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Once relegated to the closets of well-heeled but conservative executives, American suit manufacturer Oxxford Clothes will test the elasticity of its brand next spring with the launch of 1220, a collection of tailored clothing, furnishings and key sportswear items squarely aimed at a younger, more contemporary consumer.
This story first appeared in the May 14, 2009 issue of WWD. Subscribe Today.
“There are two opportunities in the luxury business today: the affluent, classic customer who wants traditional looks and rich fabrics, and the younger guy who dresses more casually but still wants to look refined,” said Oxxford president Mike Cohen. “This new collection is for that guy.”
The collection is named for the address of the brand’s Chicago factory and espouses what Cohen calls “iconic American style.” Suits, cut in casual fabrications such as linen and cotton, will feature bold patterns, slubby textures, summer plaids and soft construction. “This is about a new dress code for the modern American guy,” Cohen said.
The line will include dress furnishings as well as a number of firsts for Oxxford, such as eyewear, denim and casual footwear, the last of which will likely be produced by Keds.
Off-the-rack suits will retail for between $2,000 and $3,000, although this is a lower price point than the primary label — a move the company hopes will help the line gain acceptance in contemporary, fashion-oriented specialty stores. Classic Oxxford suits start at $4,000.
“This expands Oxxford’s persona as an aspirational brand, allowing younger, rising affluent customers to experience our clothes,” said Joe Blair, president of Individualized Apparel Group, Oxxford’s parent company.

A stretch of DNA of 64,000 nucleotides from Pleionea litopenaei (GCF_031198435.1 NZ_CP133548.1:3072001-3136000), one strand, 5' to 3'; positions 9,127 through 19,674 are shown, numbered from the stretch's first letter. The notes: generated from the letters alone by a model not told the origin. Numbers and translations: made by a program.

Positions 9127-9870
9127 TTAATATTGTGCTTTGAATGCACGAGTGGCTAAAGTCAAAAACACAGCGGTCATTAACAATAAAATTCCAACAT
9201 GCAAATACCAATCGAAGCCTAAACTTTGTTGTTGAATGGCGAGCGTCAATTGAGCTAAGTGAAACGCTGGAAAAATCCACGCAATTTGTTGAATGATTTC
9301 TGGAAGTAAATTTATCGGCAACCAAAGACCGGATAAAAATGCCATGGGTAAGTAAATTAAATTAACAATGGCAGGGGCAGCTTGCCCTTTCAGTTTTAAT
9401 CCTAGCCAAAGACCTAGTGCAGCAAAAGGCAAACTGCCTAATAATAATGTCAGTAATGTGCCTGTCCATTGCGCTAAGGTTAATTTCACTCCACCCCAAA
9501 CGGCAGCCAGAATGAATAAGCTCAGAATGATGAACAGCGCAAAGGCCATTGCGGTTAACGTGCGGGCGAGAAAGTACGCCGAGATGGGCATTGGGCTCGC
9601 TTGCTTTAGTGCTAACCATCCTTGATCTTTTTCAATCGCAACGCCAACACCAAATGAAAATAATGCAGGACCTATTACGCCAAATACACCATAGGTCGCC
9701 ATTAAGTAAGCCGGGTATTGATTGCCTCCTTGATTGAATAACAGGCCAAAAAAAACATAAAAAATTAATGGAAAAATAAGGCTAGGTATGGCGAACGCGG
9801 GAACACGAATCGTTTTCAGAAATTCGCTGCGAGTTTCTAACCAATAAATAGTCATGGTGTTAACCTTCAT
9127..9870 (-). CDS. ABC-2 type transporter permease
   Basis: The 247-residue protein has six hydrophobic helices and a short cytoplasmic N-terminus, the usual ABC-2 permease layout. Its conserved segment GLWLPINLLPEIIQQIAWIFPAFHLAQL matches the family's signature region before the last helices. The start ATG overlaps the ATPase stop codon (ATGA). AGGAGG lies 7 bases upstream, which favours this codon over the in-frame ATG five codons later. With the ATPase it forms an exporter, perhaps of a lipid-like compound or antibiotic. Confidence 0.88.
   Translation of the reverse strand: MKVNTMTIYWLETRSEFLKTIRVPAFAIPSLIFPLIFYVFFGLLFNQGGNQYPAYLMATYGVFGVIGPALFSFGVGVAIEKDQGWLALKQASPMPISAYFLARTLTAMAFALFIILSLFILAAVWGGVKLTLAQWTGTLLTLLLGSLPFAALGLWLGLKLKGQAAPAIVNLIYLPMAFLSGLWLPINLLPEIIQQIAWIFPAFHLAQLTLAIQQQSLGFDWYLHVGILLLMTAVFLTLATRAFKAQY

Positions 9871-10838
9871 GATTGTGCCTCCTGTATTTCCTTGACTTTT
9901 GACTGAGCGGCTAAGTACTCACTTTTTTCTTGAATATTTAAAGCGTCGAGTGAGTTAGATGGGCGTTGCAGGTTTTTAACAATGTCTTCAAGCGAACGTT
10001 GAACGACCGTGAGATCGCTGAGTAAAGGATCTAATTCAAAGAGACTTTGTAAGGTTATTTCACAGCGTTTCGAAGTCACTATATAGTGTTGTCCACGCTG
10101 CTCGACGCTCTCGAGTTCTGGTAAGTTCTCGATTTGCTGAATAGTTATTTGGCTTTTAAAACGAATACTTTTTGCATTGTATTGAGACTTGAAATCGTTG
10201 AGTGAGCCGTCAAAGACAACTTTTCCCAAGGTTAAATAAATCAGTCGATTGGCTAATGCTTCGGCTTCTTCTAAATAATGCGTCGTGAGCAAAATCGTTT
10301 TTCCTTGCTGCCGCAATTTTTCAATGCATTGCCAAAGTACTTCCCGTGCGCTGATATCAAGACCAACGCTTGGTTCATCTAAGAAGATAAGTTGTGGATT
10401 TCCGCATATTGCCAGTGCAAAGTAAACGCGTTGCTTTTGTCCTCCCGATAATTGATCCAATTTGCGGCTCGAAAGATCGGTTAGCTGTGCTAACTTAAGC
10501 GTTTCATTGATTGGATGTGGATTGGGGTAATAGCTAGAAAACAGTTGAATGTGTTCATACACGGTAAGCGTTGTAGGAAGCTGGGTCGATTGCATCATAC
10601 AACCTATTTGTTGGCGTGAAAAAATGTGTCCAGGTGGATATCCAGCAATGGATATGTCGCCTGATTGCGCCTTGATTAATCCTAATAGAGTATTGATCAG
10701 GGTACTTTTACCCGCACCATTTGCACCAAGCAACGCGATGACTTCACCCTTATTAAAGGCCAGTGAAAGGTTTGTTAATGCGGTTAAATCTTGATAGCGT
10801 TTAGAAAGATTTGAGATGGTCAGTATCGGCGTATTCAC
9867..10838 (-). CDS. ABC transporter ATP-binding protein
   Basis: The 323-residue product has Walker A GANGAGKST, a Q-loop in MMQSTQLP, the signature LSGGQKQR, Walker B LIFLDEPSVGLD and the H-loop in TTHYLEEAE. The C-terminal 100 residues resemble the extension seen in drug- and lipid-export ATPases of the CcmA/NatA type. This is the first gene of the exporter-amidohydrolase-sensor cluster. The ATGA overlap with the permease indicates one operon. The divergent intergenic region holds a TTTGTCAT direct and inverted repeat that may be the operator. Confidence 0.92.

The new collection is part of a larger restructuring at Oxxford. Once under one label, the brand will now be split into two: 1220 and Oxxford Highest Quality. The latter, similar to the brand’s classic label, will focus on traditional, high-end tailored clothing featuring refined piece goods, noble fibers and improved construction.
Highest Quality, with suits starting at $4,000, will showcase fine worsteds and cashmere blends in the traditional, boardroom-friendly fabrics for which Oxxford is best known.
The company also upgraded the suit’s make so patterns “match” at the gorge and shoulders, a signature of sartorial quality.
Included in the Highest Quality collection will be dress furnishings, hosiery, footwear and jewelry.
The two-label system is an evolution of the collection concept — a grouping of more-forward suit styles — that Oxxford launched last year. While that collection addressed the needs of Oxxford’s more contemporary customer, Cohen said the concept needed to be further separated from the core business both in terms of branding and price.
“This new structure allows us to straddle both ends of the spectrum,” Cohen added.
Debuting at Pitti Uomo in June, Highest Quality and 1220 mark the next step in Oxxford’s evolution from manufacturer to lifestyle brand — a move that will be supported by five additional stores, slated to bow by the end of 2011. The company currently operates one store in New York City.
It’s a strategy being adopted companywide. A number of IAG’s brands, including shirtmaker Gitman Brothers and suit label H. Freeman, have made or are plotting moves into contemporary market, according to Blair.